# GP Regression with a Spectral Mixture Kernel¶

## Introduction¶

This example shows how to use a SpectralMixtureKernel module on an ExactGP model. This module is designed for

• When you want to use exact inference (e.g. for regression)
• When you want to use a more sophisticated kernel than RBF

The Spectral Mixture (SM) kernel was invented and discussed in Wilson et al., 2013.

:

import math
import torch
import gpytorch
from matplotlib import pyplot as plt

%matplotlib inline


In the next cell, we set up the training data for this example. We’ll be using 15 regularly spaced points on [0,1] which we evaluate the function on and add Gaussian noise to get the training labels.

:

train_x = torch.linspace(0, 1, 15)
train_y = torch.sin(train_x * (2 * math.pi))


## Set up the model¶

The model should be very similar to the ExactGP model in the simple regression example.

The only difference is here, we’re using a more complex kernel (the SpectralMixtureKernel). This kernel requires careful initialization to work properly. To that end, in the model __init__ function, we call

self.covar_module = gpytorch.kernels.SpectralMixtureKernel(n_mixtures=4)
self.covar_module.initialize_from_data(train_x, train_y)


This ensures that, when we perform optimization to learn kernel hyperparameters, we will be starting from a reasonable initialization.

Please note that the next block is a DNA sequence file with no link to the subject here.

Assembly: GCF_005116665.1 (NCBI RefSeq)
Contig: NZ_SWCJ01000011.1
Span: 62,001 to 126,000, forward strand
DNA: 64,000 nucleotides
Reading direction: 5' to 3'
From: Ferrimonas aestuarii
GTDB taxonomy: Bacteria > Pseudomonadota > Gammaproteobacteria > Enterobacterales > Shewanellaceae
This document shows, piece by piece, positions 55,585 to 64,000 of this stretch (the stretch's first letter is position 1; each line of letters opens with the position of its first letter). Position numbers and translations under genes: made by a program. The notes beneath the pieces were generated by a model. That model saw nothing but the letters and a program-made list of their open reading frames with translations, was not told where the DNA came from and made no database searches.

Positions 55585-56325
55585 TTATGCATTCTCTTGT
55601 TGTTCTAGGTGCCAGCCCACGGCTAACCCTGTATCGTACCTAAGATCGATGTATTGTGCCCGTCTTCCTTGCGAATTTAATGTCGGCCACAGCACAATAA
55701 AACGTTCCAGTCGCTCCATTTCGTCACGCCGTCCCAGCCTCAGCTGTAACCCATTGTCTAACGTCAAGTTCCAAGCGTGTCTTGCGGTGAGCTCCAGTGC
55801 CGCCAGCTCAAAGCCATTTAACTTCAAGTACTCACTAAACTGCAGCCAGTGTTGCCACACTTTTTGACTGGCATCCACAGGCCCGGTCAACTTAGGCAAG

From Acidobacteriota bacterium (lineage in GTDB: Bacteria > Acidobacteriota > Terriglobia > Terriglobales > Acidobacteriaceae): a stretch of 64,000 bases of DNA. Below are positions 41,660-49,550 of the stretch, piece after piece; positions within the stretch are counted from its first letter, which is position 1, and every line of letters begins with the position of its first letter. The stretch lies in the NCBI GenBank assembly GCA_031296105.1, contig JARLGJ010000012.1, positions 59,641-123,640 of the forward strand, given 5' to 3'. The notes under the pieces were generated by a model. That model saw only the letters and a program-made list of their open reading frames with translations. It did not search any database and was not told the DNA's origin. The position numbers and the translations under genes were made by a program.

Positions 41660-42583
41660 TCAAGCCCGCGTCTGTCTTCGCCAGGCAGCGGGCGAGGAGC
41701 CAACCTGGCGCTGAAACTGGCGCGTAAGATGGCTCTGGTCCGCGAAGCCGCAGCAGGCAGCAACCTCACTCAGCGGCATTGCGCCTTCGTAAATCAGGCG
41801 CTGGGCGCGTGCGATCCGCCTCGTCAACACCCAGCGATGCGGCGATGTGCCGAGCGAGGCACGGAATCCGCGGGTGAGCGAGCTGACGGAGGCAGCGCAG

:

class SpectralMixtureGPModel(gpytorch.models.ExactGP):
def __init__(self, train_x, train_y, likelihood):
super(SpectralMixtureGPModel, self).__init__(train_x, train_y, likelihood)
self.mean_module = gpytorch.means.ConstantMean()
self.covar_module = gpytorch.kernels.SpectralMixtureKernel(num_mixtures=4)
self.covar_module.initialize_from_data(train_x, train_y)

def forward(self,x):
mean_x = self.mean_module(x)
covar_x = self.covar_module(x)
return gpytorch.distributions.MultivariateNormal(mean_x, covar_x)

likelihood = gpytorch.likelihoods.GaussianLikelihood()
model = SpectralMixtureGPModel(train_x, train_y, likelihood)


In the next cell, we handle using Type-II MLE to train the hyperparameters of the Gaussian process. The spectral mixture kernel’s hyperparameters start from what was specified in initialize_from_data.

:

# Find optimal model hyperparameters
model.train()
likelihood.train()

# "Loss" for GPs - the marginal log likelihood
mll = gpytorch.mlls.ExactMarginalLogLikelihood(likelihood, model)

training_iter = 100
for i in range(training_iter):
output = model(train_x)
loss = -mll(output, train_y)
loss.backward()
print('Iter %d/%d - Loss: %.3f' % (i + 1, training_iter, loss.item()))
optimizer.step()

Iter 1/100 - Loss: 1.339
Iter 2/100 - Loss: 1.303
Iter 3/100 - Loss: 1.248
Iter 4/100 - Loss: 1.219
Iter 5/100 - Loss: 1.170
Iter 6/100 - Loss: 1.109
Iter 7/100 - Loss: 1.088
Iter 8/100 - Loss: 1.059
Iter 9/100 - Loss: 1.008
Iter 10/100 - Loss: 0.953
Iter 11/100 - Loss: 0.906
Iter 12/100 - Loss: 0.887
Iter 13/100 - Loss: 0.811
Iter 14/100 - Loss: 0.762
Iter 15/100 - Loss: 0.715
Iter 16/100 - Loss: 0.683
Iter 17/100 - Loss: 0.639
Iter 18/100 - Loss: 0.585
Iter 19/100 - Loss: 0.542
Iter 20/100 - Loss: 0.498
Iter 21/100 - Loss: 0.467
Iter 22/100 - Loss: 0.402
Iter 23/100 - Loss: 0.349
Iter 24/100 - Loss: 0.313
Iter 25/100 - Loss: 0.251
Iter 26/100 - Loss: 0.214
Iter 27/100 - Loss: 0.172